Note: this is not a blog about politics. This post is about a political group as a community with an alternative perspective and not a discussion of the rights or wrongs of the main substantive issues of interest to that group.
Many of the topics I write about - coffee, plays, Japanese cuisine - are entirely delightful subjects. Some people might (wrongly) regard them as trivialities, but they are important not only in their own right but because they are part of a broader concept of how people in Dublin share their city with each other. Sometimes I think I should have called this blog "Dublin Subcultures", because I have a strong if not yet proven belief that Dublin is full of interesting goings-on that most people simply filter out or never hear about.
For the sake of doing something entirely different to my normal routine I went along at the weekend to the 'Day School' being run by the Irish Anti-War Movement.
The event cost €5/€10 depending on employment status; I rather honestly pointed out that I was in work, but countered that (due to time constraints) I was only turning up to hear a single session. Reasonableness was achieved and everyone was satisfied.
The panel of speakers at the session ("Islam and resistance") were genuinely well chosen, almost shockingly so. I had feared that I would hear four similar speeches, each more angry but less informative than the last. Instead the speakers each presented an entirely distinct topic of discussion. First up was a brief commentary about warfare in early Islam - a subject I already knew a little about thanks to my good friend Wikipedia. Next up was a professor from DCU, who gave a fascinating speech categorising Islamist groups into five distinct types. Broadly speaking he described each type by three main factors - guns, institutional politics, and charity work.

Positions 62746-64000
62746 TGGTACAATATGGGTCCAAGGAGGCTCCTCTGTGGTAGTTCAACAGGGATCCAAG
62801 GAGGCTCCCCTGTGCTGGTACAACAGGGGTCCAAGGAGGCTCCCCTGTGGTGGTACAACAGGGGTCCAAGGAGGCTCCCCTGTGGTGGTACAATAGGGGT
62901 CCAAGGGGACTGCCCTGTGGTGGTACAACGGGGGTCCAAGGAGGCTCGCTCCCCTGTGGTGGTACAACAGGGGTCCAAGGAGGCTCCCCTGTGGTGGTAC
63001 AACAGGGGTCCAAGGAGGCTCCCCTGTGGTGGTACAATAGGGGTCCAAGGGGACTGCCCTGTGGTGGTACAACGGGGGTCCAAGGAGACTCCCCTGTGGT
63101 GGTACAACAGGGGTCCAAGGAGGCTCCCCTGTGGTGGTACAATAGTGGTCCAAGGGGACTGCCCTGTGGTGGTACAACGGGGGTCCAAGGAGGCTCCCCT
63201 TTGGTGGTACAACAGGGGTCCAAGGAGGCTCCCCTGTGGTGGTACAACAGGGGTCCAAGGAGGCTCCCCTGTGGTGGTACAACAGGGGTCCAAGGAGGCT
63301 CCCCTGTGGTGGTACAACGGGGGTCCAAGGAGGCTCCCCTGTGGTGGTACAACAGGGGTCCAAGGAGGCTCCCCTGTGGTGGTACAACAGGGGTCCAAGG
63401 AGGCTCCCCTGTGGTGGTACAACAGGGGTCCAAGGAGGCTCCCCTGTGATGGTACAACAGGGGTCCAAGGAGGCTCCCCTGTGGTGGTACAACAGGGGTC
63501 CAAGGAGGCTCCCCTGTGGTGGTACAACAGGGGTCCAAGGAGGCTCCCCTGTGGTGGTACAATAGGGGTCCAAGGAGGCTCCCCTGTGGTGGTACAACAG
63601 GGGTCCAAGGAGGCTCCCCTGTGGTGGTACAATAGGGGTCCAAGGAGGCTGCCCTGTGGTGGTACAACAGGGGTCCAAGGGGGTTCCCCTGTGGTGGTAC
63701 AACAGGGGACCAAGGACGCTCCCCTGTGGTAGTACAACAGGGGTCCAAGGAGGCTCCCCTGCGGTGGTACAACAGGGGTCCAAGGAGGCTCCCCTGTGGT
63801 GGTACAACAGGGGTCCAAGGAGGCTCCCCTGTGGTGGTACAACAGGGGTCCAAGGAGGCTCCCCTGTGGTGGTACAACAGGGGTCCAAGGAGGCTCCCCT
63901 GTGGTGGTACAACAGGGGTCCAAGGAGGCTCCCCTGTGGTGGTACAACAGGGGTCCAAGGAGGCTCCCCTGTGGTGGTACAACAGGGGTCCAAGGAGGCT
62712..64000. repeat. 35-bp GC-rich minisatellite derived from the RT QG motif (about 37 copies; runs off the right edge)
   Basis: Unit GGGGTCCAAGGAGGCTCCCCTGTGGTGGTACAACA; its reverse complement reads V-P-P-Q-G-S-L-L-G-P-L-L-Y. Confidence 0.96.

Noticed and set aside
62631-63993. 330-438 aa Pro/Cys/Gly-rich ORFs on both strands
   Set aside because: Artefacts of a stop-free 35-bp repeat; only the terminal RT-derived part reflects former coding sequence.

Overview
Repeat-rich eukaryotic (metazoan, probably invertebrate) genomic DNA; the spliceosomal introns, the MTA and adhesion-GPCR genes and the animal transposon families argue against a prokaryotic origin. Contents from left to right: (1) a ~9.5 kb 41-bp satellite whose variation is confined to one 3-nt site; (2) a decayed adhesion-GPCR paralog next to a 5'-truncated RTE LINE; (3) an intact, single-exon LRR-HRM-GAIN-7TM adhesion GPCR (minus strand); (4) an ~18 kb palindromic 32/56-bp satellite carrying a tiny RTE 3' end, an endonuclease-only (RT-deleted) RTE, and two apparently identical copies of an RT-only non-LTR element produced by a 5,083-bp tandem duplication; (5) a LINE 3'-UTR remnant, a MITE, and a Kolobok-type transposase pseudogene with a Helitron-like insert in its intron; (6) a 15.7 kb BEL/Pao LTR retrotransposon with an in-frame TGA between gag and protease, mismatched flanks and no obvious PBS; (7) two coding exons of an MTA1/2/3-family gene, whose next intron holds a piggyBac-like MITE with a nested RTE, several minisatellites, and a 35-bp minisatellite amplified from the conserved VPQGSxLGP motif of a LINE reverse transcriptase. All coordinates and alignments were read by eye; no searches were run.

The third speaker talked about resistance as a culture, a way of life. I think he was the one who pointed out that Afghani fighters in the 1980s were portrayed as the good guys; now they're shown... differently. (Have a look at that James Bond film from the 1980s - I think it's The Living Daylights. Mujahideen as plucky heroes!) The final speaker discussed her view that the media incorrectly depict Islam as monolithic and unchanging. All very interesting, and with good chairing ensuring that neither the speeches nor the audience comments/questions ran on much too long.
I however wasn't there just to hear these speeches; I wanted to get some feel for the people themselves and their attitudes. And on this point I must admit: I mostly failed. For the first time since I started blogging, I lost my nerve; later in the evening I happened to wander by the bar of the Central Hotel intending to chat to the people at the Day School - Blogging Skills 101, really. But... I just walked on by. I felt like an interloper. Despite the very fractured nature of radical left-wing politics, they seemed to all know each other and get along well enough over a pint. They weren't unfriendly towards me; I just felt like I'd be getting in the way.
If I were to be critical, I'd express some surprise at how little interest they showed in a newbie. They seemed wary of strangers, as if half suspecting that anyone they didn't know might be (if I can put it this way) working for The Man. Possibly even The Israeli Man. Perhaps that was just a preconception on my part.
The attendees at the event were a complex, motivated, and varied group of people, and beyond that I can't fairly comment.
Ahmed El Habash speaking about warfare in early Islam.